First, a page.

They will recognize that no country has fully achieved equality, and that women and girls who experience multiple forms of discrimination throughout their lives are still the most held back.

If this collective reflection can be shifted into action, 2020 will become a new anniversary: a pivotal year for the accelerated realization of gender equality and the empowerment of all women and girls, everywhere.

 

 


WHO statement on cases of COVID-19 surpassing 100 000

As of today’s reports, the global number of confirmed cases of COVID-19 has surpassed 100 000. As we mark this sombre moment, the World Health Organization (WHO) reminds all countries and communities that the spread of this virus can be significantly slowed or even reversed through the implementation of robust containment and control activities. 

China and other countries are demonstrating that spread of the virus can be slowed and impact reduced through the use of universally applicable actions, such as working across society to identify people who are sick, bringing them to care, following up on contacts, preparing hospitals and clinics to manage a surge in patients, and training health workers.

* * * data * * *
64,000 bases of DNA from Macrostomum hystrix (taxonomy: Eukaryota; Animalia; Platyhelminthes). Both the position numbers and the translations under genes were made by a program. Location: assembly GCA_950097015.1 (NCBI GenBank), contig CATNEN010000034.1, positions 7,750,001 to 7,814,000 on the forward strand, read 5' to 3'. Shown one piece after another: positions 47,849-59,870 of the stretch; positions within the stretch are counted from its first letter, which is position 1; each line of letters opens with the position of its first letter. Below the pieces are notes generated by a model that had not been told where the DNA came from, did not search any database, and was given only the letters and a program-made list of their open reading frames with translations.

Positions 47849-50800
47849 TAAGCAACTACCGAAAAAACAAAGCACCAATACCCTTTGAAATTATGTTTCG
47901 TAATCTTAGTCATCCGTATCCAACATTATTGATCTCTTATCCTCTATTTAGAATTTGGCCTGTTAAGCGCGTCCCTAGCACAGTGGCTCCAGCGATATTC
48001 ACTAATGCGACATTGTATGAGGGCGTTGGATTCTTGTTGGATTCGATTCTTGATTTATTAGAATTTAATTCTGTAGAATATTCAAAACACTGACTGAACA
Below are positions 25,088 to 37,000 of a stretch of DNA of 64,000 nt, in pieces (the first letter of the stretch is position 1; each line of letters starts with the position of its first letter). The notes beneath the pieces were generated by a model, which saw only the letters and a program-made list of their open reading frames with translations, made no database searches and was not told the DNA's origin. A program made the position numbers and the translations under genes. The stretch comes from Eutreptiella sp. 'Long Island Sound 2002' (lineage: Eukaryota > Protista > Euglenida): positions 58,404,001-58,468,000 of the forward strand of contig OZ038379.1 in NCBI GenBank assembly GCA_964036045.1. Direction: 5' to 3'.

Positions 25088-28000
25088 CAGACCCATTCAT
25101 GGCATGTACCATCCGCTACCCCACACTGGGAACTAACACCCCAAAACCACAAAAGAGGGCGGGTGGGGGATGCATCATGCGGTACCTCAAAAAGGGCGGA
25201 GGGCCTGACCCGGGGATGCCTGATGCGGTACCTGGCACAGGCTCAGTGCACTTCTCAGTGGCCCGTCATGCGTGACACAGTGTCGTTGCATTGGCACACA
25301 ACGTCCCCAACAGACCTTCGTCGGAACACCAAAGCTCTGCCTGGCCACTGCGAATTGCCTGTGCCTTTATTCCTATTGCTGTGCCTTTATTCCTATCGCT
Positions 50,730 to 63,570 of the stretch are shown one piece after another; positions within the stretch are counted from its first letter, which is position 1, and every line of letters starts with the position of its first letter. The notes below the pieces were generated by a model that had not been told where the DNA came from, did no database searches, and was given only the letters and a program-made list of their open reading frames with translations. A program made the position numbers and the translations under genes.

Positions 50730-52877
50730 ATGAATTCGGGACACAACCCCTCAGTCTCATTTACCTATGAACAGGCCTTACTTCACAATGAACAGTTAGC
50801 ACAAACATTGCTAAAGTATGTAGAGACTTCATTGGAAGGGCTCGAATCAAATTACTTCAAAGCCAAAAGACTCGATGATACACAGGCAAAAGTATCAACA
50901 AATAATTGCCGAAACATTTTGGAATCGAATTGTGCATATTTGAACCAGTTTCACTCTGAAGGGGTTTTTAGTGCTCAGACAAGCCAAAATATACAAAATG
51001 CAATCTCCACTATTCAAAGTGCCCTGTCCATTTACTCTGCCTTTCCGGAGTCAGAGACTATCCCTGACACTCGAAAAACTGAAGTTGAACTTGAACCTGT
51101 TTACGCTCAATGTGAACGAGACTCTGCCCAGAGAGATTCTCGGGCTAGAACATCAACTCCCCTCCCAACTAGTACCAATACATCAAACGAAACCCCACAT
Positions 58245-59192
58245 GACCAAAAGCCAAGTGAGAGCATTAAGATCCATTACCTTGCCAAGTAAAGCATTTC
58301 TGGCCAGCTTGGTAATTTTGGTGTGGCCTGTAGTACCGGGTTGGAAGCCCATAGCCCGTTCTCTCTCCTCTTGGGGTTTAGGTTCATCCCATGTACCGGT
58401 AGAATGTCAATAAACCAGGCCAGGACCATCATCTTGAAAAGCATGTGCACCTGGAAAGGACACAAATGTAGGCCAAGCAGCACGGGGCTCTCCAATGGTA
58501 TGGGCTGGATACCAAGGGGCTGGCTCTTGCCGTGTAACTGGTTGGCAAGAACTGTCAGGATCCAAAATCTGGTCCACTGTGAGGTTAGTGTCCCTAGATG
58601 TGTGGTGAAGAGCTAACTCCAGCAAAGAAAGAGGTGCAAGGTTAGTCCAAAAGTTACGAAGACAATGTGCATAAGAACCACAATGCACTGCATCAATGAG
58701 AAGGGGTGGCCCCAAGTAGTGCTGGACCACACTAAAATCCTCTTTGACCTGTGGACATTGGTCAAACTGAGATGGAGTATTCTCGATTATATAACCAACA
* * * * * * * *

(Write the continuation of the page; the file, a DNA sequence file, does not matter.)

WHO calls on all countries to continue efforts that have been effective in limiting the number of cases and slowing the spread of the virus. 

Every effort to contain the virus and slow the spread saves lives. These efforts give health systems and all of society much needed time to prepare, and researchers more time to identify effective treatments and develop vaccines. 

Allowing uncontrolled spread should not be a choice of any government, as it will harm not only the citizens of that country but affect other countries as well.